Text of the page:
6 Things To Consider When Taking On The Responsibilities Of A Small Business Director.

While overseeing a company, it is imperative that directors adhere to their personal obligations as stipulated by Australian law. Here, we outline the steps to become a company director and highlight the significant responsibilities associated with this role for small business directors:

Accepting the Role of Company Director

When assuming the role of a company director, you should be prepared to provide guidance and supervision for your company’s management. For small proprietary companies, directors are typically deeply involved in the company’s day-to-day operations. Therefore, you should only agree to become a company director or secretary if you possess the willingness, capability, and dedication required to fulfill these crucial roles. Avoid agreeing to such appointments on behalf of others who promise minimal involvement or merely ask for your signature, as this could expose you to serious legal liabilities.

Key Responsibilities of Company Directors

As a director, you carry the responsibility of overseeing your company’s activities and ensuring compliance with the legal obligations outlined in the Corporations Act 2001, even if you appoint an agent to manage your company’s affairs. Stay updated on your company’s operations, including its financial standing, and actively engage with managers and staff to stay informed about business matters. It’s essential not to exploit your position or any information acquired through it for personal gain or to harm the company.

When making business decisions as a company director, you must ensure that:

  • Decisions are made in good faith and serve a legitimate purpose.
  • You do not have a significant personal interest in the decision, making it in the best interest of the company.
  • You assess how the decision may impact the company’s business performance, especially in terms of finances and reputation.
  • You keep yourself informed about the company’s financial health, ensuring it can meet its financial obligations.
  • Seek professional advice when necessary to make informed decisions.
  • Disclose any material personal interests you may have.

Directors who fail to fulfill these obligations can face penalties, including civil penalties, compensation claims, and criminal charges, as per Australian law. These duties represent the minimum expectations for directors and officers of small proprietary companies.

Managing Company Assets, Debts, Employees, and Investments

Company directors must understand and adhere to the following principles:

  • Company assets, property, and funds belong to the company, not to individual directors.
  • The company is responsible for paying its debts, including those to trade creditors, employees, and statutory bodies like the Australian Taxation Office (ATO).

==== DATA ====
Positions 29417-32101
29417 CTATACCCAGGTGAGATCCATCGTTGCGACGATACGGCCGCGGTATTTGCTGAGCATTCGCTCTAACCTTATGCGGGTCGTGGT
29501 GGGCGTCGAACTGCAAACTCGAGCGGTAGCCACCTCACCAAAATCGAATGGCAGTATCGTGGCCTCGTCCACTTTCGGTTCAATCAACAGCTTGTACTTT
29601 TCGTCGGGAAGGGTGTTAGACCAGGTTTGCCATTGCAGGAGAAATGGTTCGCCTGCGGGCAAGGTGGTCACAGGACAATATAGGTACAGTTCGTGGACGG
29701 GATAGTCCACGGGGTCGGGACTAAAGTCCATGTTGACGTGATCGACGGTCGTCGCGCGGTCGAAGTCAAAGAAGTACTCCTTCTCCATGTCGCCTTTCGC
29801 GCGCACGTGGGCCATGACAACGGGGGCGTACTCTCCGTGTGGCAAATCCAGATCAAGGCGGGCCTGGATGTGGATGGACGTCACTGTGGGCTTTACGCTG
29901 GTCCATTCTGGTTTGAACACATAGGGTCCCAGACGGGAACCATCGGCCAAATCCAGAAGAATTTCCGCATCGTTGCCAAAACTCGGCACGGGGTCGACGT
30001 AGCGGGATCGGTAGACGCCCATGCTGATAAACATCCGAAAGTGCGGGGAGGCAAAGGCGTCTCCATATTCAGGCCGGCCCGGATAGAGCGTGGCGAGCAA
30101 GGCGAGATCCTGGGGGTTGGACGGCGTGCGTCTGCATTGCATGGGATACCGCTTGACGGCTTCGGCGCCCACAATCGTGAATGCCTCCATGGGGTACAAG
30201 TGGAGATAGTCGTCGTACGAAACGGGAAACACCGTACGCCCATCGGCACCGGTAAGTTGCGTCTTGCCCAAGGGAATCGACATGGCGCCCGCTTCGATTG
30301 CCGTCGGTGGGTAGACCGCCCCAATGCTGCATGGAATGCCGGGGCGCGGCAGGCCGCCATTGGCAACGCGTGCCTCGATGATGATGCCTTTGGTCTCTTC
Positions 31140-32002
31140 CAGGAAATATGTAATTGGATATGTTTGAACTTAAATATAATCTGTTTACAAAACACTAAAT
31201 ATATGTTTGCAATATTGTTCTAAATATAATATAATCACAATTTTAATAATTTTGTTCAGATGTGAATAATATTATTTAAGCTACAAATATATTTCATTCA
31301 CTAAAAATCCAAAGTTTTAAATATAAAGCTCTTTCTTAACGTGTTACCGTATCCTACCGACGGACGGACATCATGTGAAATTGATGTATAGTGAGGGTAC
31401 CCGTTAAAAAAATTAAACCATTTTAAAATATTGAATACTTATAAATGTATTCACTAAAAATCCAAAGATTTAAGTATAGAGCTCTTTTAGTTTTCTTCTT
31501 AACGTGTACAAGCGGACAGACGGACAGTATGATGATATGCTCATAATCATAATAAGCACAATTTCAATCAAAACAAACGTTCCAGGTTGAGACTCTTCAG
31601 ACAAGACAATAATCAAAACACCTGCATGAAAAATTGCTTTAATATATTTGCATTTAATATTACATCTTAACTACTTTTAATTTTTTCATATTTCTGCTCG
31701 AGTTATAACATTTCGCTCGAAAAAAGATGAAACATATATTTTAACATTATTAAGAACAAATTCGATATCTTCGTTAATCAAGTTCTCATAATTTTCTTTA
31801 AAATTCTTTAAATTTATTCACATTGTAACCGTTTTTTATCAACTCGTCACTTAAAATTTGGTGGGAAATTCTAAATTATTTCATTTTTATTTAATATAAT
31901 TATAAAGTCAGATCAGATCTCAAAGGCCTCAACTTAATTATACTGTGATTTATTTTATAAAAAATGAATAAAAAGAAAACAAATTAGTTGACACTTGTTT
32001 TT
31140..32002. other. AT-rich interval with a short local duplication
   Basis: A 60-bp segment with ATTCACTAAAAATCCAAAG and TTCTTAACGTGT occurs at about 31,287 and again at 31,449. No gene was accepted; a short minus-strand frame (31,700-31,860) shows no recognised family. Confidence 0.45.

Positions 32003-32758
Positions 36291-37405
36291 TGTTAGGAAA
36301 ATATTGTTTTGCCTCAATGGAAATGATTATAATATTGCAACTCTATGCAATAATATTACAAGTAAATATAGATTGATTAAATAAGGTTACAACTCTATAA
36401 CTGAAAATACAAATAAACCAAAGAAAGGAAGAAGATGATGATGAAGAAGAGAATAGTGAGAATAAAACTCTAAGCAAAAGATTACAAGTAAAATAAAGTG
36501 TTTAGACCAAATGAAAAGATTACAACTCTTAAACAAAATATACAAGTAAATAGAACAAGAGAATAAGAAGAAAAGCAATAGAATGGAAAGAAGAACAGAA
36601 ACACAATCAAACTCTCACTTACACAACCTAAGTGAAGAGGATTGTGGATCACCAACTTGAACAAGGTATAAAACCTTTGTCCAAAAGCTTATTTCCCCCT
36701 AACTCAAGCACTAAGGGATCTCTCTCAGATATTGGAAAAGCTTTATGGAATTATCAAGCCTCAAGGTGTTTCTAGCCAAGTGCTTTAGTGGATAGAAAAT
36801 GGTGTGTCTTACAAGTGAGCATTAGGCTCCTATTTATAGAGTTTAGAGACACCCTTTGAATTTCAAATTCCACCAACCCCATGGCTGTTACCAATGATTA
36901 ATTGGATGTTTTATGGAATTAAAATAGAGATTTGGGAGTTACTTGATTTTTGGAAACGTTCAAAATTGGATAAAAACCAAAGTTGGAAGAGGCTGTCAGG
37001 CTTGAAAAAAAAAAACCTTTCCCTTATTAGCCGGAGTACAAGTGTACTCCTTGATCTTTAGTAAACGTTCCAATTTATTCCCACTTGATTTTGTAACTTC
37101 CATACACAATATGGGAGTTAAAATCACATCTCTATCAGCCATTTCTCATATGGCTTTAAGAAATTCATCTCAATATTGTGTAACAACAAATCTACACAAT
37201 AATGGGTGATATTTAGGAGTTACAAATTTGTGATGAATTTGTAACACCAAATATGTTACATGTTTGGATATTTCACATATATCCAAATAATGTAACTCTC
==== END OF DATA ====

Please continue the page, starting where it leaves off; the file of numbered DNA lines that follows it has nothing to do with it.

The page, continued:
• If there are indications of insolvency, directors must not continue trading or incurring debts. Seeking professional advice in such cases is crucial to prevent insolvent trading.
  • Money invested in the company should be used for legitimate company purposes.
  • Dividend payments to shareholders can only occur after ensuring the company can fulfill its obligations to creditors, employees, and statutory authorities.

Directors may become personally liable if they breach their legal obligations, such as trading while insolvent or providing personal guarantees when borrowing. If your company has employees, ensure it complies with Pay As You Go (PAYG) withholding and Superannuation Guarantee Charge (SGC) obligations to the ATO. Failing to meet these obligations may result in personal liability for penalties under the ATO’s Director Penalty Regime.

Illegal Phoenix Activity

Illegal phoenix activity involves a new company continuing the business of a liquidated or abandoned existing company to evade outstanding debts, including taxes, creditors, and employee entitlements. Directors must be aware of warning signs related to this illegal practice.

Director Duties in the Presence of a Liquidator During the Liquidation Process

If a liquidator has been appointed to the company, the director is obligated to provide the liquidator with a statement about the company’s business, property, activities, and financial circumstances. The director should deliver all company records to the liquidator and offer assistance upon request. More details about director duties during liquidation can be found in Information Sheet 42, “Insolvency for Directors (INFO 42).”

Responsibilities of Shadow Directors

Even without a formal appointment as a director, individuals can be subject to the same duties and liabilities as directors if they act as directors or provide instructions to appointed directors. Such individuals are known as “shadow directors” and may still be held accountable for breaches of director-related laws and duties.